HIT IT FOR SIX
Brisbane Heat captain Chris Lynn is known for his ability to hit sixes. The Australian one-day and T20 player lit up BBL05 with his consistent display of power hitting. His performance reached its peak with a stunning feat of five consecutive sixes off Melbourne Stars bowler Ben Hilfenhaus in January. After overcoming serious shoulder injuries earlier in his career, Lynn can now lay claim to being one of the world’s best strikers of a cricket ball. We talked to the 26-year-old about how he trains for six-hitting, the physical preparation that goes into generating explosive power, and how his approach to playing cricket has changed over the course of his career.
“Cross-training is a big one for me. I used to play a lot of rugby league when I was a kid. I believe I have a strong core, which obviously helps when trying to swing a big, heavy bat. Cross-training definitely gave me an advantage in hitting the ball over the blokes who have only really played cricket.
“A lot of the gym guys like to do the basic sort of stuff. I try and make my gym exercises specific for batting. Instead of a slow bench press or push-up, I like to throw the bar up, and do things like clap push-ups. I want get that velocity in the gym and train for fast, powerful movements, working on those fast-twitch fibres. That’s something I’m very big on, whether it’s a medicine ball, throwing it as hard as you can on the ground, or a medicine ball push, throwing it as hard as you can and exploding through it. Everything you do on a cricket field is explosive.
“There’s no point in me doing a slow squat or a slow bench press. I’ve got to try and hit a ball at 140km/h – you’re not going to do that with slow movements. So I want to hit the ball as hard as I can and react to the type of delivery as well. It also means I don’t have to hit the ball as hard; I just have to time the ball, as I’m already hitting it well enough to reach the fence.”
“In the nets, I try to hit the ball as hard as I can along the ground to start with ... it reduces the risk of a wicket. Then once you get into your innings, you’ve got your mindset of, wherever they pitch the ball, whether it’s full or short, you’ve got your game plan and just commit to that totally.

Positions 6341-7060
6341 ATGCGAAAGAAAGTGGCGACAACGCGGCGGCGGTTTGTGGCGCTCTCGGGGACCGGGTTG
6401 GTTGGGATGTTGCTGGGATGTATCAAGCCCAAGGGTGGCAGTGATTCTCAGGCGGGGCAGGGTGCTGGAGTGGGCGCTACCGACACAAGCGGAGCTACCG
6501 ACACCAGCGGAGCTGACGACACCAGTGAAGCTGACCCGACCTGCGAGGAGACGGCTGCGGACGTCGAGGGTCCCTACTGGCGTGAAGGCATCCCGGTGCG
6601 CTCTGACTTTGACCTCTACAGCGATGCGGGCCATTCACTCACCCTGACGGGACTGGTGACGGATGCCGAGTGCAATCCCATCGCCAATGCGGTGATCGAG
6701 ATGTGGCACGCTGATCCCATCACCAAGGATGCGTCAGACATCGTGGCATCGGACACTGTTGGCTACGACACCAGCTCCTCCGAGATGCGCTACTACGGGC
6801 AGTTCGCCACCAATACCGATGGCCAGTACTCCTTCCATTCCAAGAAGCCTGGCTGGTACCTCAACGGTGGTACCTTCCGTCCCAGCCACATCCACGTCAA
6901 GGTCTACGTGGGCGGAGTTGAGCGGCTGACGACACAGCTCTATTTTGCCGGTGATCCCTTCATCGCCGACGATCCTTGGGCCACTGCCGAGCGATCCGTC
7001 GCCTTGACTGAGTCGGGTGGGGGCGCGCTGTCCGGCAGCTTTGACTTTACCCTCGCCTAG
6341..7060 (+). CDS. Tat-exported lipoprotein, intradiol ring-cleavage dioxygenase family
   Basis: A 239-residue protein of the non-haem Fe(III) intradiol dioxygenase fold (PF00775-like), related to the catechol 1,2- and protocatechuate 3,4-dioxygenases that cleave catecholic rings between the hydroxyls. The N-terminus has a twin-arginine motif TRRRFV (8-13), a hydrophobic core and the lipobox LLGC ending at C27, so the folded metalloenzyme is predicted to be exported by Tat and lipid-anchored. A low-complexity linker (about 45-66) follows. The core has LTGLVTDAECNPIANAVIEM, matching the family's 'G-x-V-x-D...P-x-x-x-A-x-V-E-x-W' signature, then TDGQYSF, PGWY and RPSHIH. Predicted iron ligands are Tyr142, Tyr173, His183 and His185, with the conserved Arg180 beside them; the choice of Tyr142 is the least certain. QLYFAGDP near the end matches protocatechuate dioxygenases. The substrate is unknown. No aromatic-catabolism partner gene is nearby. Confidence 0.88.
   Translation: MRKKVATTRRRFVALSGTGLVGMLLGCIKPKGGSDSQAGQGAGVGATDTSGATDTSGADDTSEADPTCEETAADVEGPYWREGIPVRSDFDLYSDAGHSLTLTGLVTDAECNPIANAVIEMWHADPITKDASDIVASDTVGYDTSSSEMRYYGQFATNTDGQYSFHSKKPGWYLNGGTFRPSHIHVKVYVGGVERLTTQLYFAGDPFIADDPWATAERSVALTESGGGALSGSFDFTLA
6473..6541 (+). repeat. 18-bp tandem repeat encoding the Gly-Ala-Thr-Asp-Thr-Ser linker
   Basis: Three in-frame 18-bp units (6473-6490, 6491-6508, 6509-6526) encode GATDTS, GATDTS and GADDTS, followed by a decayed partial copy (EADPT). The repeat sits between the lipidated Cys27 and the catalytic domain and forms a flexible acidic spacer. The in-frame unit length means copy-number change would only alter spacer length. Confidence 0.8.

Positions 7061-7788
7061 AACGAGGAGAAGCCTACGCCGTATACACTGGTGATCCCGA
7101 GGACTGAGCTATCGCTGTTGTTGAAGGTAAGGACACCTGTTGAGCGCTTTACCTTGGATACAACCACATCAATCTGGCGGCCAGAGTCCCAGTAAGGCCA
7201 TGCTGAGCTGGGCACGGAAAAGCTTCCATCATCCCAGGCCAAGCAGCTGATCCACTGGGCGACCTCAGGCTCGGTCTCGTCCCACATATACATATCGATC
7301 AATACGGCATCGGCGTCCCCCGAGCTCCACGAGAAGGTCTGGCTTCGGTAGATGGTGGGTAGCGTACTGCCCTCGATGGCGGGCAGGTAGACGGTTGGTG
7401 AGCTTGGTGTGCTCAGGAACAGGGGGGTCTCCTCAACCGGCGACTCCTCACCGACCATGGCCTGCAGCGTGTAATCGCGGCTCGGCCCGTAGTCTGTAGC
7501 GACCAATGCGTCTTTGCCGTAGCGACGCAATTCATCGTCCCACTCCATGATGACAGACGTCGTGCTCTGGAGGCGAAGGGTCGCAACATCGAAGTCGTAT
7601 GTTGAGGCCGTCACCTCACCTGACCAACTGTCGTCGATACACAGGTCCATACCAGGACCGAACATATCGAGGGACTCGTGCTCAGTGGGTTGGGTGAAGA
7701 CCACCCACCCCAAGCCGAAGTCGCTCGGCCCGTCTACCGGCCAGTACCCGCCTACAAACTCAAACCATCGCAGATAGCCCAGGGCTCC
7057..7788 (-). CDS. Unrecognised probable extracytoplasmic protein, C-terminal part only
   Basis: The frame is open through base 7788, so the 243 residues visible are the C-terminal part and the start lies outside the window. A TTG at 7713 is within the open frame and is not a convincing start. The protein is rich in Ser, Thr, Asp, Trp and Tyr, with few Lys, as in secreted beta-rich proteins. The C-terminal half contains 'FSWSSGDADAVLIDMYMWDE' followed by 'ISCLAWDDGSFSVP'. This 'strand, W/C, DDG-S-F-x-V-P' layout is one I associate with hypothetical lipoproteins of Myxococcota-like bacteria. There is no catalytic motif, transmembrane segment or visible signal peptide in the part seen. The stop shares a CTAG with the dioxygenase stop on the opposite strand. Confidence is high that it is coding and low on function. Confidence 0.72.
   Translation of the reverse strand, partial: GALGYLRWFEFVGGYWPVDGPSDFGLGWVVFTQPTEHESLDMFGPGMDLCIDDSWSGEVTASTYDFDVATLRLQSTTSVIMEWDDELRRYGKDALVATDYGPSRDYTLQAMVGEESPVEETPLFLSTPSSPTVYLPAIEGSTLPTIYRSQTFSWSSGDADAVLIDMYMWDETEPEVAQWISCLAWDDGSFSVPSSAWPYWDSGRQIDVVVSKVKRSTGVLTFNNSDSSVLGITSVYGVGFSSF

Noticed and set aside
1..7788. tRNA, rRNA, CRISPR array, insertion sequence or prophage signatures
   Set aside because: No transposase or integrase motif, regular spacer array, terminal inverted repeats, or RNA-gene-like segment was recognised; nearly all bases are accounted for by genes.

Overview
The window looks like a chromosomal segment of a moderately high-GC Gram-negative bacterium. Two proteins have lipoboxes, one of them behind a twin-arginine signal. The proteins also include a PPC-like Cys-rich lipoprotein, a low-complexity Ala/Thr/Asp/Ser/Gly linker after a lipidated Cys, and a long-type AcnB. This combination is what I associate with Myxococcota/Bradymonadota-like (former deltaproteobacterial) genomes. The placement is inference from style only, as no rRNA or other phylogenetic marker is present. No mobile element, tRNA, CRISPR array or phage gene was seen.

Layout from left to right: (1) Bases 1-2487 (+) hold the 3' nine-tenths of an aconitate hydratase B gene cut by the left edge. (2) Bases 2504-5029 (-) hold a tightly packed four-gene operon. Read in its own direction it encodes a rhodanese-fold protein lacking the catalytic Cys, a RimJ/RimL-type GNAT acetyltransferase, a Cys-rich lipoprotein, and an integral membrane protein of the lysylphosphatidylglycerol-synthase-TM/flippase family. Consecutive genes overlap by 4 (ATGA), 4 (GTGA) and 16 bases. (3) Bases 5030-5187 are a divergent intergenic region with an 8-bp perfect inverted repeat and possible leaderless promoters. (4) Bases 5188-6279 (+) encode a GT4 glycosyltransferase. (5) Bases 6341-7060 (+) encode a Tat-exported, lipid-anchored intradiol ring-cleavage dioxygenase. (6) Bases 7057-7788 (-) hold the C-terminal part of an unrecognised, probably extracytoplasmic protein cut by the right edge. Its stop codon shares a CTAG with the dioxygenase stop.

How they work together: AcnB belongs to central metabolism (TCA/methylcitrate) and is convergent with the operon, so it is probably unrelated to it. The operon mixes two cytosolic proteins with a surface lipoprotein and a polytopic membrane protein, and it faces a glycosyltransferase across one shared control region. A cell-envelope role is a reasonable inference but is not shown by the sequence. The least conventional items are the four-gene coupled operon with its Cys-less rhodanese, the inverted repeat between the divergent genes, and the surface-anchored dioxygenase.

“Everything I do on the cricket field, I just commit 100 percent. That’s one thing I have to do, otherwise I fail. If I pull back on a ball or shot, that’s when I get myself in trouble. And I reckon these are keys: one, backing yourself and two, getting that power though the ball. It’s about utilising your whole body, not just your forearms, but actually using your legs and core strength to hit the ball further and harder.”
“I’m not a big one for long training sessions. I generally just like to get in and get what I need. Because we are playing cricket 12 months a year now, they’re not massive sessions, just top-up, feel-good sessions. My longest-ever net would be 35 to 40 minutes. After that time I believe you’ve faced enough balls; you train with bad habits after that period of time.
“I used to bat three different ways. But last year in Shield cricket I batted with one-day and T20 intent – because they’ve got aggressive fields, it’s easier to score; the fielders aren’t on the boundary. I’m one for visualising there is a deep mid-off, a deep cover, or a deep square leg, and hitting out for a strong single, as you would in a T20 or one-day game ... Instead of getting one, I get four. So visualisation is something I use.”
ROUTINE IS KING
[On hitting those five consecutive sixes] ... “I felt at that stage I could hit every ball, so why don’t I go through my routines, keep my head still, foot straight down the wicket. Do all that and back myself ... and most importantly I was having fun. I never show too much emotion because I know it’s a just game. That’s great, but no point carrying on mid-game.
“When the bowler is at the top of his mark, I have my routines – I look around the field and generally get a feel where they are going to bowl.
I always play every ball on its merits, so if they bowl the same ball twice and you’ve already hit the first ball for six, why can’t you do it again?
“That’s when I talk about backing myself and having that confidence and consistency in my routine ... that’s what went through my mind. The best sportsmen back themselves, but they’ve also got their routines. I watch Rafael Nadal, for example. It might be five-all in the fifth set but he’s doing the same routine as he’s done the first game of the match.”
“It’s great for the game. The bats are big, but heavier. A lot of guys use two-pound nine, two-pound ten bats. Mine’s a two-twelve, two-twelve and a half. Bowlers are allowed to bowl a bouncer, but I’ve also got to swing this heavy bit of willow ... I’ve actually cut a half-inch off the bottom of my bat, so automatically its shorter, but you can fit more wood into the blade.”
ADVICE FOR SIX-HITTERS
“Try and hit every ball back at the sightscreen. Use the full face of bat. If you are thinking straight first, you can adjust 360 degrees. Also, be consistent at training, as well as with your attitude, routines and body language.”